Life as Politics is a collection of essays and fieldwork articles originally published by Asef Bayat in a range of academic outlets between the. Life as politics: how ordinary people change the Middle East In this eye- opening book, Asef Bayat reveals how under the shadow of the authoritarian rule . Asef Bayat. Life as Politics: How Ordinary People Change the Middle East Amsterdam University Press pp. $60 (hardback) $
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Though not as visible on the world-stage as a mass protest or a full-scale revolution, millions of people across the Middle East are discovering or creating new social spaces within which to make their claims heard. He is the author of Making Islam Democratic: But this assumption fails to recognize that social and political change comes in many guises. Everyday cosmopolitanism The “Arab street” Is there a future for Islamic revolutions?
Retrieved from ” https: Prior topopular imagination perceived the Muslim Middle East as unchanging and unchangeable, frozen in its own traditions and history.
Life as politics : how ordinary people change the Middle East in SearchWorks catalog
This idea has instigated intellectual and political debates in many Muslim majority countries, in particular Indonesia, Malaysia, Turkey, Egypt, Morocco and Iran.
Asef Bayat was born in a small village located approximately sixty miles west of Tehran in an Azeri family.
Life as Politics should be a mandatory read for any journalist, scholar or politician who has never been to the Middle East. The second edition includes three new chapters on the Arab Spring and Iran’s Green Movement and is fully updated to reflect recent events.
This eye-opening book makes an important contribution to global debates over the meaning of social movements and the dynamics of social change. Specialist and non-specialist readers alike will find themselves transported to the streets of the Middle East and afforded a first-hand view of social and political activism in the making.
Browse related items Start at call number: First published just ljfe before the Arab Spring swept across the region, this timely and prophetic book sheds light on the ongoing acts of protest, practice, and direct daily action.
Bayat has published widely on issues of political sociology, social movementsurban space and politicsthe everyday of politics and religiosity, contemporary Islamand the Muslim Middle East.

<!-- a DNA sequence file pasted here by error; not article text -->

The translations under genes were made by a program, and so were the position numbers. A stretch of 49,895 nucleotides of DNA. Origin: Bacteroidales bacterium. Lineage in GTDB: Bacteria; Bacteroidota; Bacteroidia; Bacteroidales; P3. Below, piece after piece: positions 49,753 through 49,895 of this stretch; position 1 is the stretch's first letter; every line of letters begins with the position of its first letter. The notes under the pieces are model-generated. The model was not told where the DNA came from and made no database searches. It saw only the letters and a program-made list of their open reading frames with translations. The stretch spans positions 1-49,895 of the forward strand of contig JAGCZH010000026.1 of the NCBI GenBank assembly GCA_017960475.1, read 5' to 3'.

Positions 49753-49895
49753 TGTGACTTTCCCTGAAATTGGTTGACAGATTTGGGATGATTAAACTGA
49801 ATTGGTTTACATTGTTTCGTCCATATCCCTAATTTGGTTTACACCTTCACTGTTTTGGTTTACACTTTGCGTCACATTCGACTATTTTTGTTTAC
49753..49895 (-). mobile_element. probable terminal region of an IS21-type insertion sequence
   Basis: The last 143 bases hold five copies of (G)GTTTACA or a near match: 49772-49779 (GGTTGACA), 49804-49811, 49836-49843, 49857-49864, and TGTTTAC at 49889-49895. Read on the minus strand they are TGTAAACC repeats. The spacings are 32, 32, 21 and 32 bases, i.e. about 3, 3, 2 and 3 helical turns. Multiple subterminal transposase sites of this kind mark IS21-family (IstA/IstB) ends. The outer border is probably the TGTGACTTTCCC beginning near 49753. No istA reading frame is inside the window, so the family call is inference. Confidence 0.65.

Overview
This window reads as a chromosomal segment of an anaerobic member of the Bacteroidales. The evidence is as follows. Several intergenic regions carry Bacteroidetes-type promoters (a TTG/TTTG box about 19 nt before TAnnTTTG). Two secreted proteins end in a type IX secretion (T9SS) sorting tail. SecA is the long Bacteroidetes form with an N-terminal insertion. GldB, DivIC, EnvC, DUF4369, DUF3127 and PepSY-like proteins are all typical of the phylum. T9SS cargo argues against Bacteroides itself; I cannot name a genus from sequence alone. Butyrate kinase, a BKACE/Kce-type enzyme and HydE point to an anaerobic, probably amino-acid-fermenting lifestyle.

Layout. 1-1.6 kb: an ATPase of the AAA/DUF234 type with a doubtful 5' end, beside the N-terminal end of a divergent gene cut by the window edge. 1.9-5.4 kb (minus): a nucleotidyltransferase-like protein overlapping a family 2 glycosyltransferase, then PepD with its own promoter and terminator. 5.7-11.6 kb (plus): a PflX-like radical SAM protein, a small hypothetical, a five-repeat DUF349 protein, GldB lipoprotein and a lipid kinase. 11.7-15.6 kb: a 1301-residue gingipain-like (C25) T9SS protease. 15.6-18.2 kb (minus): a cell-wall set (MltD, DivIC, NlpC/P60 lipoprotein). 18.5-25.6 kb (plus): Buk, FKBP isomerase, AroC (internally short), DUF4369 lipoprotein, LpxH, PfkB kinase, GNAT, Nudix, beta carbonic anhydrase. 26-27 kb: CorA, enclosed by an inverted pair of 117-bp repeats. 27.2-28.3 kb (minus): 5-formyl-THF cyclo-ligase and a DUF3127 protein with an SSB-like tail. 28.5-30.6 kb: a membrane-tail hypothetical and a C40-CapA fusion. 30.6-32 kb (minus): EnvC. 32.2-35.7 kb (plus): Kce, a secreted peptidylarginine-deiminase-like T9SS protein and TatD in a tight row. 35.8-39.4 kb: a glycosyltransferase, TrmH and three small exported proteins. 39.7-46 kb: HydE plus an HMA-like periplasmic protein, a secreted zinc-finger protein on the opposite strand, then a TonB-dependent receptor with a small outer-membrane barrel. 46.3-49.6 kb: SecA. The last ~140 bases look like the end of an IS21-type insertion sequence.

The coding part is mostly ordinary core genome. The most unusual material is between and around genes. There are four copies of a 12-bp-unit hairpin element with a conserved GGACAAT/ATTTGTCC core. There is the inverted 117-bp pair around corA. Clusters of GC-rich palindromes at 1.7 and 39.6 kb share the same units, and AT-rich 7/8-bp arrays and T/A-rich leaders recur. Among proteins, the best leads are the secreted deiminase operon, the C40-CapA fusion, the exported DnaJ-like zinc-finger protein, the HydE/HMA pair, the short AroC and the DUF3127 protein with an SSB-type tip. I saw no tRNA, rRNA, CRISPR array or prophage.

No silence, no violence: This ljfe was last edited on 16 Juneat Describe the connection issue. Above all, this work establishes Asef Bayat as a virtuoso of the sociological imaginary.
He further refined the concept in collection with scholars of political Islam throughout the Muslim world titled, Post-Islamism: At heart, the book remains a study of agency in times of constraint.
Stanford University Press, c In this eye-opening book, Asef Bayat reveals how under the shadow of the authoritarian rule, religious moral authorities, and economic elites, ordinary people can make meaningful change through the asdf of everyday life.
Bibliography Includes bibliographical references and index. After completing his Polifics. He has conducted extensive studies on the Iranian Islamic RevolutionIslamist movements in comparative perspective since the s, the non-movements of the urban poor, Muslim youth, and women, the politics of fun, and the Arab Spring. In Life as PoliticsAsef Bayat argues that such presumptions fail to recognize the routine, yet important, ways in which ordinary people make meaningful change through everyday actions.
Publication date ISBN hardcover: More in Middle East Studies. Though not coordinated in their activities, these “non-movements” offer a political response, not of protest but of practice and direct daily action.
Publisher’s Summary In the popular imagination, the Muslim Middle East is aser in its own traditions and history–a land of mosques and minarets, veiled women, despotic regimes, and desert sand. Nielsen Book Data The street vendor who sets up his business in the main square, squatters who take over public parks, Muslim youth who frequent public hangouts in blue jeans, and protestors pilitics march in the streets, poor housewives who hang their wash in the alleyways, and educated women who pursue careers doing “men’s work”–all these people challenge the state’s control and implicity question the established public order through their daily activities.
Bayat is the recipient of prestigious fellowships from the Guggenheim Foundation, Wissenschaftskolleg zu Berlin, Ford and MacArthur foundations. Bayat has also sa to social movement theory with his concepts of “quiet encroachment,” “social non-movements,” and the “politics of presence.